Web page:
For those nostalgic for the band’s older, edgier version, this album may fall short of expectations. In all candor, the album may be considered a bit mundane, yet it manages to maintain a sound that is undeniably good and pleasantly enjoyable.
Mutoid Man | Mutants review:
Diving into the realm of Mutoid Man´s Mutants, I must admit I’m not usually drawn to the realms of ‘dirt‘ progressive metal. However, this album manages to stand out in a positive light. Its unique fusion of sludge, thrash, and progressive metal, along with subtle commercial rock touches, is presented with a distinctive personality. The artwork, noteworthy and captivating, adds an extra layer to the overall experience.
Yet, it’s worth noting that the album might suffer from a slight pitfall — the presence of too many similar songs. Nevertheless, despite this minor drawback, Mutants proves to be an entertaining journey through a diverse world.
Ne Obliviscaris | Exul review:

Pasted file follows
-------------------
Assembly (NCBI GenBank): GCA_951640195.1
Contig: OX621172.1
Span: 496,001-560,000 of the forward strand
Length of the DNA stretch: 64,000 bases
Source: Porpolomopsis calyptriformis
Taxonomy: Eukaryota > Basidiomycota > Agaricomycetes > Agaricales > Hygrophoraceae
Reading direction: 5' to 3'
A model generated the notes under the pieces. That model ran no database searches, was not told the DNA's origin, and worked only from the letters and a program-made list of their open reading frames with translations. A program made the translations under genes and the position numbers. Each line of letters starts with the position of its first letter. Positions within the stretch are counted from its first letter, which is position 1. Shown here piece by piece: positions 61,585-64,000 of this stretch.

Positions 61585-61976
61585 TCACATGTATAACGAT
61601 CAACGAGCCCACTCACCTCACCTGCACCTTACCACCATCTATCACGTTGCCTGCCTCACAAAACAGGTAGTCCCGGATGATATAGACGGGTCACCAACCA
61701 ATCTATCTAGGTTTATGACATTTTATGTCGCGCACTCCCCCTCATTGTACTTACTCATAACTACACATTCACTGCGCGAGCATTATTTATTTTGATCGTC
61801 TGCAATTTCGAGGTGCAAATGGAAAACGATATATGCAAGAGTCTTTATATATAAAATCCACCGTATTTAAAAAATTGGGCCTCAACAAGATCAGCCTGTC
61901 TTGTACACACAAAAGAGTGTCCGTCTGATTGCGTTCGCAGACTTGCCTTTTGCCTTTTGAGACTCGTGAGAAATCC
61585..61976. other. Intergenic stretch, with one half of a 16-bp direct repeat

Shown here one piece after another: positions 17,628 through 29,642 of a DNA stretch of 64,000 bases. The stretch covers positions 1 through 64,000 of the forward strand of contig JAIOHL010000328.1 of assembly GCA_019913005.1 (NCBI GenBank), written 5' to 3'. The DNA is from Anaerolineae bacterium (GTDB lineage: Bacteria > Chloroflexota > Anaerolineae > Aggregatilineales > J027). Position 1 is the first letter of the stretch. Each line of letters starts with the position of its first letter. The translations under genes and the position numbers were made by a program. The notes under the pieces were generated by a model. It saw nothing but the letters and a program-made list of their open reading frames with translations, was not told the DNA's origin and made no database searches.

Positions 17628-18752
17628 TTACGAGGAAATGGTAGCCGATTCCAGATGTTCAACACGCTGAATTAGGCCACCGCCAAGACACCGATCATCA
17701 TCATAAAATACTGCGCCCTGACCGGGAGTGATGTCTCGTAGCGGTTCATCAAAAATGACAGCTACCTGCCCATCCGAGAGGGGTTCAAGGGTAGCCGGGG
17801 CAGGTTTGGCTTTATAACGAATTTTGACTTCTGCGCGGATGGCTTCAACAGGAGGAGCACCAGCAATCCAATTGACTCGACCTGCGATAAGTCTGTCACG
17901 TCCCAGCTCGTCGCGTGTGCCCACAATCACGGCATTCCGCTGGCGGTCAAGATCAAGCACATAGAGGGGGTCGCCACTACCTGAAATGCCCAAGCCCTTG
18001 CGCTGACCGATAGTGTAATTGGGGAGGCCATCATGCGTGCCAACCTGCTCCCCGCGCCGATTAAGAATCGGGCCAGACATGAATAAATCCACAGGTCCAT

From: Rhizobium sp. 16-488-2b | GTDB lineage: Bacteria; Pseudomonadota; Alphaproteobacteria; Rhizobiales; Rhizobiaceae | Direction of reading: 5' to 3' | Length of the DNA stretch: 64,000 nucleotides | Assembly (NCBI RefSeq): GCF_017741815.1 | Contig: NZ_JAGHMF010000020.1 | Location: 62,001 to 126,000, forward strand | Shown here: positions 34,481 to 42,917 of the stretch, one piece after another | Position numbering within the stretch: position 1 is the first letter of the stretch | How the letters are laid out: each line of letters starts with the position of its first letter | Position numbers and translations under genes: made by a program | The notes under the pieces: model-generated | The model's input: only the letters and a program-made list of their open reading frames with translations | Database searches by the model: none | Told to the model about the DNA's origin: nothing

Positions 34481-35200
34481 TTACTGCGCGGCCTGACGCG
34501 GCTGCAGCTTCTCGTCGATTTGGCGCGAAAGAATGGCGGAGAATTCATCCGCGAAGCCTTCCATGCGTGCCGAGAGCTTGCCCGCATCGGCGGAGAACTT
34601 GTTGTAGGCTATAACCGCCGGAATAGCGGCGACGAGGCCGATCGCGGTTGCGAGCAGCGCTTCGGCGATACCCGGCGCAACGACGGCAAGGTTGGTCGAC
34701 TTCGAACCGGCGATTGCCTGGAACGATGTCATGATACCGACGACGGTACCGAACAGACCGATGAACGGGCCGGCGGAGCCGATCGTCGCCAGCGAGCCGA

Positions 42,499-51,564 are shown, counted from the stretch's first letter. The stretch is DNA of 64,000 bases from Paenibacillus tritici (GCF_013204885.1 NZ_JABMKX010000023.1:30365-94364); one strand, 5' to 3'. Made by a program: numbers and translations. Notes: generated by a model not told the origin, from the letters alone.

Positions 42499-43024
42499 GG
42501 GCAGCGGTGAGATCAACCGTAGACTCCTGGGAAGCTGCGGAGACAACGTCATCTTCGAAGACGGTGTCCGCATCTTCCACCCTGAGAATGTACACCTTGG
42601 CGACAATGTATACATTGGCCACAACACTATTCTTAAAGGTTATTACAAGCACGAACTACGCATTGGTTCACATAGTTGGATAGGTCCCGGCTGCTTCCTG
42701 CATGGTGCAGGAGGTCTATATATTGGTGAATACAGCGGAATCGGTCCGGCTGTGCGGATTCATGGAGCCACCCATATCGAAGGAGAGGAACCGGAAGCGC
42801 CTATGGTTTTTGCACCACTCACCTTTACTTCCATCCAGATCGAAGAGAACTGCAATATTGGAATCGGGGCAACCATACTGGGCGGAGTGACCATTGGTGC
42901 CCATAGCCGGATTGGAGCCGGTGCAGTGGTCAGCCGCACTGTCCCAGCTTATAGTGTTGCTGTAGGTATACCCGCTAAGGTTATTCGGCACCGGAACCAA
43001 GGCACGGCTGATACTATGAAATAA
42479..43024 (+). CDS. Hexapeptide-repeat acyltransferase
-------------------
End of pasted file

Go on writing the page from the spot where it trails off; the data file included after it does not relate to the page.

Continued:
We also have discussed Exul in this blog previously. Again, in “Exul” by Ne Obliviscaris, the undeniable talent of the band takes center stage. However, a discerning ear might sense a lack of inspiration throughout the album, except for the standout track, “Misericorde II – Anatomy of Quiesence.” In comparison with their previous releases, this album falls slightly short in capturing the same level of creative brilliance.
Despite the overall lack of inspiration, the exceptional quality of “Misericorde II” acts as a compelling draw. It’s a unique gem that elevates the album and prevents it from being ranked lower in this list. While the album as a whole might not reach the heights of their previous works, the brilliance of this particular track ensures its place as a noteworthy addition to Ne Obliviscaris’ musical repertoire. That is always the main issue with Ne Obliviscaris: one or two songs gather all the effort and focus.
Fall of the Albatross | Rite review: